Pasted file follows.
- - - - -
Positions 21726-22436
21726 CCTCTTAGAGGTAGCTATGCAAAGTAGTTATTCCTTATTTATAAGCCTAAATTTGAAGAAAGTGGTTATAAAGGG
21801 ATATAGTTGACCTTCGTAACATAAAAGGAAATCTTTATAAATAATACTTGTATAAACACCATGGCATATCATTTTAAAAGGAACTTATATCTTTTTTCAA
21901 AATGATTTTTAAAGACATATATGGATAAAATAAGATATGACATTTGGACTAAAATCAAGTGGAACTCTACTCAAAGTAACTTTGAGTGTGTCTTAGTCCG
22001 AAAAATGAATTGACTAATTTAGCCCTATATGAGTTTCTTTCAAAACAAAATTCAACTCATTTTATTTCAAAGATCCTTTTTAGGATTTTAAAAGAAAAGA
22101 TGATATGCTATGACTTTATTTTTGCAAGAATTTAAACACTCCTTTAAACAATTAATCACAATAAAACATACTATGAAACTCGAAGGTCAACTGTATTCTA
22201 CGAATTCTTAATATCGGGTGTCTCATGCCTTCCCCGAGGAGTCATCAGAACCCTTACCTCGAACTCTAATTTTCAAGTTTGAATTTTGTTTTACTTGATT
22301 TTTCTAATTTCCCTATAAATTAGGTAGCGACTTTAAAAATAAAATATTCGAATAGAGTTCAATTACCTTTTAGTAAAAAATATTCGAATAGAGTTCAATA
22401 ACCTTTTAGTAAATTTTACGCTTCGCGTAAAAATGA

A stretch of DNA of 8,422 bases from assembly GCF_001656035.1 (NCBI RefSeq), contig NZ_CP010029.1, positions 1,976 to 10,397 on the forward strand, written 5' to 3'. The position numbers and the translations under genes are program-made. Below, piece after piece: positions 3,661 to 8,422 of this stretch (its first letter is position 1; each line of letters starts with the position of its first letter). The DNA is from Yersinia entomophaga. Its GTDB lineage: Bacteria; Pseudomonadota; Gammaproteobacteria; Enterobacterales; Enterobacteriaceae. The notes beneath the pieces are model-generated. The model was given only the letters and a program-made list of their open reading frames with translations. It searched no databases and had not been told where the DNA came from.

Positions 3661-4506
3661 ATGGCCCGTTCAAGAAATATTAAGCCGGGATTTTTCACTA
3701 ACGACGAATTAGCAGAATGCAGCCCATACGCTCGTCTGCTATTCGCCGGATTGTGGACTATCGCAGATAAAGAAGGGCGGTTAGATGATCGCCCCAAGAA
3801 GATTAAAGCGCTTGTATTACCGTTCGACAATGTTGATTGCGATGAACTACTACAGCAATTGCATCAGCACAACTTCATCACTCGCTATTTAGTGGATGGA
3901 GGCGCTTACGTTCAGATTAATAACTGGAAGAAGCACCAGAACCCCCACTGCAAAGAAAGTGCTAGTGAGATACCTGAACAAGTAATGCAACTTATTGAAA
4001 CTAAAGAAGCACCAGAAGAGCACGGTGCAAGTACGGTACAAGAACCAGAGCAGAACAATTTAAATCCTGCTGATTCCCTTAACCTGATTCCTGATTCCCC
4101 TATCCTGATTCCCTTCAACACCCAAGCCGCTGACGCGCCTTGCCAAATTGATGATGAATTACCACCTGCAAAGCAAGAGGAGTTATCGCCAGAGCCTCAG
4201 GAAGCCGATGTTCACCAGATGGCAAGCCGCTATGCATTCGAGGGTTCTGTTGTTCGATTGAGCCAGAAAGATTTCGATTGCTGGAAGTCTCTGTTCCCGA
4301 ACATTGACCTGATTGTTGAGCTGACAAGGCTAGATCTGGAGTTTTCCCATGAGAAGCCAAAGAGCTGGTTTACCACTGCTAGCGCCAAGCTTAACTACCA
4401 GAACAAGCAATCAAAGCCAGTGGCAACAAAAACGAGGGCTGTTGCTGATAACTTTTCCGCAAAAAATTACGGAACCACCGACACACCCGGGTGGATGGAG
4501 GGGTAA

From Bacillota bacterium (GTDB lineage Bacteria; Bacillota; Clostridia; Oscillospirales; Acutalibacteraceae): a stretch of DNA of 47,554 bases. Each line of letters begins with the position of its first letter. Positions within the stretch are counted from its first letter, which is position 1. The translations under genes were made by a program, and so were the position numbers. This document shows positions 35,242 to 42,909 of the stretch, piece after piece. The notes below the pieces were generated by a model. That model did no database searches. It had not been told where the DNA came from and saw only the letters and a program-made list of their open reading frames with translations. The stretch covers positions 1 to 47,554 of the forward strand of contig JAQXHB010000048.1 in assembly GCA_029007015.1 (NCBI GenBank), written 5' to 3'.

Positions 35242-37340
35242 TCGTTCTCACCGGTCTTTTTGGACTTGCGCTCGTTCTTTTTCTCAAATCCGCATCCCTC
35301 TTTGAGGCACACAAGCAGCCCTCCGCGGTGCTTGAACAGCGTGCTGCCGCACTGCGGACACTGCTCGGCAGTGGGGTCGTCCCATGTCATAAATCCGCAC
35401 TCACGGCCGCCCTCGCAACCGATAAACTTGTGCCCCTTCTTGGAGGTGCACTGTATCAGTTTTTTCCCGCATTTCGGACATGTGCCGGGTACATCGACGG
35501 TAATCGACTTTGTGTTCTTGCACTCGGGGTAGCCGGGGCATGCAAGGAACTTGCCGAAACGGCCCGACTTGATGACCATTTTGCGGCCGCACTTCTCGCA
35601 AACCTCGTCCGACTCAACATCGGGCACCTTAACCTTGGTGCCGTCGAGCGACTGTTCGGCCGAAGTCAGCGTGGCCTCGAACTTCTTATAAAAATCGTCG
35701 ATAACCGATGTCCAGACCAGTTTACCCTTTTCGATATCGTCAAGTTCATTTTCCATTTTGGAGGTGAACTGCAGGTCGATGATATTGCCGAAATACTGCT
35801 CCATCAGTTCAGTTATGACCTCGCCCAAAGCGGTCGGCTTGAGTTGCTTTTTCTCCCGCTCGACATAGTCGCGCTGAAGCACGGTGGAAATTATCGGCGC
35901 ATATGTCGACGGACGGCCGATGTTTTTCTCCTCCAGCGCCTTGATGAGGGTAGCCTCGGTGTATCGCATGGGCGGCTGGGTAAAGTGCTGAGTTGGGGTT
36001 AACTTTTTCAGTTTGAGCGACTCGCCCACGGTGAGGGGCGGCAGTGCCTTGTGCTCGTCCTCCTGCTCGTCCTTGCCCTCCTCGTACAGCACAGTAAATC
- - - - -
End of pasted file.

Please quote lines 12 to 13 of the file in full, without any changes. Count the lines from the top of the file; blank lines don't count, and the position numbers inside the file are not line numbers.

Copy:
3661 ATGGCCCGTTCAAGAAATATTAAGCCGGGATTTTTCACTA
3701 ACGACGAATTAGCAGAATGCAGCCCATACGCTCGTCTGCTATTCGCCGGATTGTGGACTATCGCAGATAAAGAAGGGCGGTTAGATGATCGCCCCAAGAA